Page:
Sweet Little Jesus Boy
"Adoration of the Shepherds," Gerard van Honthorst, 1622
“None of the rulers of this age knew this wisdom, for if they had known it, they would not have crucified the Lord of glory” (1 Corinthians 2:8).
Let that thought hang in the air for just a moment. “They would not have crucified the Lord of glory.”
If they had known . . . If they had understood . . . But they didn’t!
This means Pilate didn’t know who Jesus was. Yes, he had heard the stories, the wild rumors about healings and miracles and people brought back from the dead. You could hardly keep that private. The news had spread like wildfire. When you read the gospels, Pontius Pilate appears as a kind of tortured soul—a man caught between the demands of his job and a genuine curiosity about Jesus. “What is truth?” he asked. It was not an idle question. He wanted to know the truth. I do not doubt he wanted the crowd to choose Barabbas over Jesus. When he washed his hands with water, he was trying to say, “I did the best I could to save this man, but I couldn’t. His blood is now on your hands.” It didn’t work; it could never have worked.
Pilate stands guilty of a terrible crime—crucifying the Lord of glory. Only he didn’t know he was the Lord of glory. Exactly who he thought Jesus was, we cannot say for certain. But this much we know—he didn’t know, didn’t understand, and so he ordered him crucified.
The world didn’t understand Jesus when he walked on the earth, and the world still doesn’t understand him today. That fact ought to give us patience when we talk to unbelievers. Sometimes when lost people say foolish and hurtful things, we may be tempted to retaliate with unkind words of our own. That’s almost always a bad idea. It’s like cursing a blind man because he can’t see the color green.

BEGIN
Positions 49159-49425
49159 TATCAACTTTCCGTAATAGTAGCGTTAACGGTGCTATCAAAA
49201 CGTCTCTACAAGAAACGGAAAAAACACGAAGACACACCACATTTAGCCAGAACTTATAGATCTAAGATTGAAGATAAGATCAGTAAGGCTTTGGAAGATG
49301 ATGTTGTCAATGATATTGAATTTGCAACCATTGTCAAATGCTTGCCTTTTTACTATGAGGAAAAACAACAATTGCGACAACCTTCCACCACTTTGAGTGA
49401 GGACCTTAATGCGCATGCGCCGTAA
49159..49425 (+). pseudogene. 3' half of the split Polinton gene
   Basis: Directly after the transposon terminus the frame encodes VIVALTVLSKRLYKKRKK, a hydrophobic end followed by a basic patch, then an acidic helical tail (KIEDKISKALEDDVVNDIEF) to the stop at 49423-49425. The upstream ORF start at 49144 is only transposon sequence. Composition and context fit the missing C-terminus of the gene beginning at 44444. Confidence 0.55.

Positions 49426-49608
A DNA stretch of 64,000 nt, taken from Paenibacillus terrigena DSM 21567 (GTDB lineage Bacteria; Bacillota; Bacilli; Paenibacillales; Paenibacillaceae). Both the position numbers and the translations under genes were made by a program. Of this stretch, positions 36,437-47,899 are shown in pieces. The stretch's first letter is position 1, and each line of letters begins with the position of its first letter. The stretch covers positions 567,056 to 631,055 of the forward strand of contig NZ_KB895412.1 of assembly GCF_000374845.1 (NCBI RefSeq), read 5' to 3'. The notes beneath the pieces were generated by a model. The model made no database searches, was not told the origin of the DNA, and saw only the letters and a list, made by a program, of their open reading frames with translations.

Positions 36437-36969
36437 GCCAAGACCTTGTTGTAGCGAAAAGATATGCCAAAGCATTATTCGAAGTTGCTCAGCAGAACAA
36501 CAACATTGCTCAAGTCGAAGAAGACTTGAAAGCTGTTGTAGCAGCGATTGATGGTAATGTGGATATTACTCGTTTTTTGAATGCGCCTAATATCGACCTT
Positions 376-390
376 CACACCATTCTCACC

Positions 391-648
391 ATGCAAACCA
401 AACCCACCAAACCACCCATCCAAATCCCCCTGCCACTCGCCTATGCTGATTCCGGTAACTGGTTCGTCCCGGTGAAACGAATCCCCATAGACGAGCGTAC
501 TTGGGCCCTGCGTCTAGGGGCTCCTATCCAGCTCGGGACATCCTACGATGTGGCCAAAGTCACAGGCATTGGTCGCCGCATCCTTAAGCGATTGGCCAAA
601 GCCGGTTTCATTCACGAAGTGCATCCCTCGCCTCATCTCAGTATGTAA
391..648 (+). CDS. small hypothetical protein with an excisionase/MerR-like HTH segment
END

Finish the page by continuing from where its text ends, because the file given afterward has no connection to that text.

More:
That brings us to our song for today. Most people think of “Sweet Little Jesus Boy” as a spiritual written in the 1800s, but Robert MacGimsey composed it in 1934. The haunting lyrics remind us the world misunderstood Jesus when he came as a baby, and for the most part, the world still misunderstands him today.
One line in particular focuses on how wrong the world was: “They made you be born in a manger.” There was no room for Jesus 2000 years ago, and sadly, there is no room for him in many hearts today.
Sweet little Jesus Boy,
They made you be born in a manger.
Sweet little Holy Child,
Didn’t know who You was.
Didn’t know you’d come to save us, Lord;
To take our sins away.
Our eyes was blind, we couldn’t see,
We didn’t know who You was.
Do you know Jesus as Lord and Savior? If so, you know it because God has revealed it to you by his Spirit.
There is no room for boasting, and no need for it either. If you are among those who can see and hear and understand the truth, do not take any credit for it. Get down on your knees and thank God for opening your eyes. Thank God for rescuing you from the pit of despair. Thank God for turning your life around. Thank God for giving you eyes to see, ears to hear, and a heart to understand his truth.
Let’s listen together as Babbie Mason sings this Christmas spiritual.
Lord Jesus, if you had not opened our eyes, we wouldn’t have seen you either. We thank you now and forever for your saving grace. Amen.